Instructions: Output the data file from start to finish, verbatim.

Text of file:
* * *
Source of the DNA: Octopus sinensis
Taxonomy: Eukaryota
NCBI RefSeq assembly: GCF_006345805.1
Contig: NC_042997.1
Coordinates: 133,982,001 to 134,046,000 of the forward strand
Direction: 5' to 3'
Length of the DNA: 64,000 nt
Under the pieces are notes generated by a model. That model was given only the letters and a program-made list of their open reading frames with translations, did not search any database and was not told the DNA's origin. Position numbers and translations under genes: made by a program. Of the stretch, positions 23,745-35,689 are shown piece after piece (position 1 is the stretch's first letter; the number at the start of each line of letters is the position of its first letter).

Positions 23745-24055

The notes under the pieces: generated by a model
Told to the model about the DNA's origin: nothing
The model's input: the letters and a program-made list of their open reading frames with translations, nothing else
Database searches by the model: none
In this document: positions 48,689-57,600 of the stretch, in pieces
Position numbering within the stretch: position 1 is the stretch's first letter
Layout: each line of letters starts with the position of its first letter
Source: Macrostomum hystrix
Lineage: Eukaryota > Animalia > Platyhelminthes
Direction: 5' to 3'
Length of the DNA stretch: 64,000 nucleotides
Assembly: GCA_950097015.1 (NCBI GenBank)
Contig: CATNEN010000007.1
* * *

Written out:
Source of the DNA: Octopus sinensis
Taxonomy: Eukaryota
NCBI RefSeq assembly: GCF_006345805.1
Contig: NC_042997.1
Coordinates: 133,982,001 to 134,046,000 of the forward strand
Direction: 5' to 3'
Length of the DNA: 64,000 nt
Under the pieces are notes generated by a model. That model was given only the letters and a program-made list of their open reading frames with translations, did not search any database and was not told the DNA's origin. Position numbers and translations under genes: made by a program. Of the stretch, positions 23,745-35,689 are shown piece after piece (position 1 is the stretch's first letter; the number at the start of each line of letters is the position of its first letter).

Positions 23745-24055

The notes under the pieces: generated by a model
Told to the model about the DNA's origin: nothing
The model's input: the letters and a program-made list of their open reading frames with translations, nothing else
Database searches by the model: none
In this document: positions 48,689-57,600 of the stretch, in pieces
Position numbering within the stretch: position 1 is the stretch's first letter
Layout: each line of letters starts with the position of its first letter
Source: Macrostomum hystrix
Lineage: Eukaryota > Animalia > Platyhelminthes
Direction: 5' to 3'
Length of the DNA stretch: 64,000 nucleotides
Assembly: GCA_950097015.1 (NCBI GenBank)
Contig: CATNEN010000007.1